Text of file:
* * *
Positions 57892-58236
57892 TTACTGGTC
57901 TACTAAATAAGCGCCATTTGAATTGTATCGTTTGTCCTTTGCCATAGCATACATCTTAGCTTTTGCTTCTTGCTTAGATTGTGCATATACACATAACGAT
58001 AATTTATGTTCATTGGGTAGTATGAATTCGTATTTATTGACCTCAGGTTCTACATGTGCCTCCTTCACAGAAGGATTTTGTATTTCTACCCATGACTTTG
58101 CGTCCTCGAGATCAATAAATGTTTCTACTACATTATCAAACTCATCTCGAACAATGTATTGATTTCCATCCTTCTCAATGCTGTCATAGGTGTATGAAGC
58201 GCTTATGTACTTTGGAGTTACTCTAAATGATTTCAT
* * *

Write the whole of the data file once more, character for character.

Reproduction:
Positions 57892-58236
57892 TTACTGGTC
57901 TACTAAATAAGCGCCATTTGAATTGTATCGTTTGTCCTTTGCCATAGCATACATCTTAGCTTTTGCTTCTTGCTTAGATTGTGCATATACACATAACGAT
58001 AATTTATGTTCATTGGGTAGTATGAATTCGTATTTATTGACCTCAGGTTCTACATGTGCCTCCTTCACAGAAGGATTTTGTATTTCTACCCATGACTTTG
58101 CGTCCTCGAGATCAATAAATGTTTCTACTACATTATCAAACTCATCTCGAACAATGTATTGATTTCCATCCTTCTCAATGCTGTCATAGGTGTATGAAGC
58201 GCTTATGTACTTTGGAGTTACTCTAAATGATTTCAT